pressure = voltage
    flow = current.

    So, provided the 9VDC "pressure" is ALWAYS 9VDC (or near enough) you'll never get the flow to increase unless you use a wider straw...

    dig!?
     
  13. Lalabadie

    Lalabadie Guest

    Jan 11, 2007
    I am actually grateful of your intervention, your intentions were perfectly justified, and nicely expressed.

    Definately dig :D You have a good picture here. The 200mA straw is a little small for the liquid needs of the pedal. So to avoid pressure damage, I think buying a bigger power supply is heavily recommended. Only then will music flow through the pedal without random additional plumbering costs.
     
  14. In regards to the OP and rechargeable batteries, here is a response from Zoom tech support in Japan:

    ----- Original Message -----
    From: "ZOOM info" <info@zoom.co.jp>
    To: "Marty Phillips" <mphillips@murrayequipment.com>
    Sent: Thursday, January 11, 2007 3:54 AM
    Subject: RE: Zoom B2.1U Product Question


    > Dear Sir,
    >
    > Thank you for your inquiry.
    >
    > Officially, the rechargeable batteries are not compatible with the ZOOM
    > B2.1u.
    > So, we cannot recommend it as a maker's position.
    > However, I have already confirmed the B2.1u works correctly without any
    > damage when using
    > rechargeable battery.
    > *Please note that the duration from the indicating "low-battery" is
    > shorter than alkaline battery.
    > So, when you find "low-battery" alert, please change the batteries as soon
    > as possible.
    >
    > We hope that you will find it helpful.
    >
    > Best regards,
    > ZOOM corporation.


    As far as which rechargeable batteries, these guys have won shoot-outs with regards to perfromace and longevity in digital camera use. No affiliation:

    http://www.mahaenergy.com/

    As far as non-OEM power supplies, I've used the Visual 1-Spot with the Zoom B series with good results. $19.00, 1700mA available power, nice long cord, well built and only takes one spot on a power strip or duplex receptacle. It's only a couple of dollars more than other power supplies.
     
  15. exactly...

    the email from zoom is interesting...they're making a blanket statement that all rechargeable batteries are equal and nasty...
    the rechargeables which I plan on using are Nickel Metal Hydrides...not some cheap ni-cad...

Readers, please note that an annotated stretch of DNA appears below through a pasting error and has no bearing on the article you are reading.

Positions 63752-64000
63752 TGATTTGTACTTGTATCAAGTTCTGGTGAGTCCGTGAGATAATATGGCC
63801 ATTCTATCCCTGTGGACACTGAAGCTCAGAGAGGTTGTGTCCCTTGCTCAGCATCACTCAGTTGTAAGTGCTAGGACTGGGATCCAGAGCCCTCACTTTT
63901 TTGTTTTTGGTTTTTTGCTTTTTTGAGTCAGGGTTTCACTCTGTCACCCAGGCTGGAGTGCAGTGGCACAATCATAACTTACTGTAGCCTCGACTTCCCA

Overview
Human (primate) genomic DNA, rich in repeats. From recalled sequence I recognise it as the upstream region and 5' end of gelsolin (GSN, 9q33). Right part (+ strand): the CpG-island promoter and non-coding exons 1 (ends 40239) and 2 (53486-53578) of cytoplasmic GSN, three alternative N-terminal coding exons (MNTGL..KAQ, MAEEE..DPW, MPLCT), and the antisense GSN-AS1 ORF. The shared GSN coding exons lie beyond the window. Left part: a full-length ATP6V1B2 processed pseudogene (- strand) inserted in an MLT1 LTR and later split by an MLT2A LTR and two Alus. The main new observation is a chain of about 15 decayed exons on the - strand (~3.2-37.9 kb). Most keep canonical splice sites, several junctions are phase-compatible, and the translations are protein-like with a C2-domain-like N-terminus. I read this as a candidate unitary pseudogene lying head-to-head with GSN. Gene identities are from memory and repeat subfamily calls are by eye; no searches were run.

I've also had an idea of making an external 9V battery pack out of 6 NMH D-cells...

    because of the power situation at church, I really want to avoid plugging my zoom into the wall, altogether

    to address the poster who recommended I return my "POS"...
    1) it works great
    2) on batteries it is dead quiet

    so why return it?
     
  16. mr sprocket

    mr sprocket

    Jul 31, 2006
    Dallas
    I would think the rechargeables are alright. We use rechargables to run cameras and portable scanners at work with no issue.

    I like my zoom at church. The only noise I have had is when my big foot stomped on the wrong button in the middle of a quiet song!
     
  17. rechargeables ARE alright...you won't get the hours that a quality set of alkalines will deliver is all
     
  18. I didn't read it that way.

    What they're alluding to is that rechargeable batteries have a lower nominal cell voltage than normal batteries, and if the circuit isn't designed for that then it won't work as designed.

    Fully charged, a NiMH AA cell will put out 1.3V for a very short while, nominally 1.2V. A regular alkaline is more like 1.6V, nominally 1.5V.

    So, it easy to see that the B2.1u would interpret that situation as being a low battery, when in actuall fact it's just because it's analyzing a NiMH battery against the parameters for an alkaline.


    I think the message got lost in the translation a bit, but I think what they're trying to say is this;

    The time taken to reach the low battery warning will be shorter than with an alkaline.

    BUT, it's my belief that the time from that point to when the unit fails will be longer than that of the alkaline.
     
  19. That's pretty much how I interpreted what they said.
     
  20. FYI...had my NiMH batteries in my b2.1u last night (messing around in my room, fortunately).

    Sound went out...THEN the battery warning started flashing...

    NOT a good scenario...

    therefore, if you're going to use rechargeables, make sure they're fresh before every gig...

    I'm going to revisit my power supply with some filtering added...:)